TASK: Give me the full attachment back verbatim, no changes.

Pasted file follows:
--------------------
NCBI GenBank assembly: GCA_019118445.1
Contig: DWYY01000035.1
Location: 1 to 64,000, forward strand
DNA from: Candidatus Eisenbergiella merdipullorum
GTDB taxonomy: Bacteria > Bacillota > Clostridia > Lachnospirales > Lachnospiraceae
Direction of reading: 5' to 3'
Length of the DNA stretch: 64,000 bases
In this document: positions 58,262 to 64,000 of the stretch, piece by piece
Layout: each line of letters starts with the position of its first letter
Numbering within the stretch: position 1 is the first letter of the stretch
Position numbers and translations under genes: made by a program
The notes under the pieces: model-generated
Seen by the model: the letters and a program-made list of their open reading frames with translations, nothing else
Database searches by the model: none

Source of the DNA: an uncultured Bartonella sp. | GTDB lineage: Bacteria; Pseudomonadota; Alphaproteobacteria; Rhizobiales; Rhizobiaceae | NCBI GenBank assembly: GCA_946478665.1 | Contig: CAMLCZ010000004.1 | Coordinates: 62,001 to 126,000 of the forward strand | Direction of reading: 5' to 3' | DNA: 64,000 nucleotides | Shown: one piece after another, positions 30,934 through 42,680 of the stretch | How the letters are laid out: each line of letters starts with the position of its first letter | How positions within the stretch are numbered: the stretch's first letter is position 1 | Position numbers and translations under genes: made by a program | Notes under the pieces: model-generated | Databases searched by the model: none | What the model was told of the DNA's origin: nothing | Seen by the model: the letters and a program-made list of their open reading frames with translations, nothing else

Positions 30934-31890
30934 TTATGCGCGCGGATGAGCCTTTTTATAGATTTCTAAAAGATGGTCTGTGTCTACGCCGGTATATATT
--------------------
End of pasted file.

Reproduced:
NCBI GenBank assembly: GCA_019118445.1
Contig: DWYY01000035.1
Location: 1 to 64,000, forward strand
DNA from: Candidatus Eisenbergiella merdipullorum
GTDB taxonomy: Bacteria > Bacillota > Clostridia > Lachnospirales > Lachnospiraceae
Direction of reading: 5' to 3'
Length of the DNA stretch: 64,000 bases
In this document: positions 58,262 to 64,000 of the stretch, piece by piece
Layout: each line of letters starts with the position of its first letter
Numbering within the stretch: position 1 is the first letter of the stretch
Position numbers and translations under genes: made by a program
The notes under the pieces: model-generated
Seen by the model: the letters and a program-made list of their open reading frames with translations, nothing else
Database searches by the model: none

Source of the DNA: an uncultured Bartonella sp. | GTDB lineage: Bacteria; Pseudomonadota; Alphaproteobacteria; Rhizobiales; Rhizobiaceae | NCBI GenBank assembly: GCA_946478665.1 | Contig: CAMLCZ010000004.1 | Coordinates: 62,001 to 126,000 of the forward strand | Direction of reading: 5' to 3' | DNA: 64,000 nucleotides | Shown: one piece after another, positions 30,934 through 42,680 of the stretch | How the letters are laid out: each line of letters starts with the position of its first letter | How positions within the stretch are numbered: the stretch's first letter is position 1 | Position numbers and translations under genes: made by a program | Notes under the pieces: model-generated | Databases searched by the model: none | What the model was told of the DNA's origin: nothing | Seen by the model: the letters and a program-made list of their open reading frames with translations, nothing else

Positions 30934-31890
30934 TTATGCGCGCGGATGAGCCTTTTTATAGATTTCTAAAAGATGGTCTGTGTCTACGCCGGTATATATT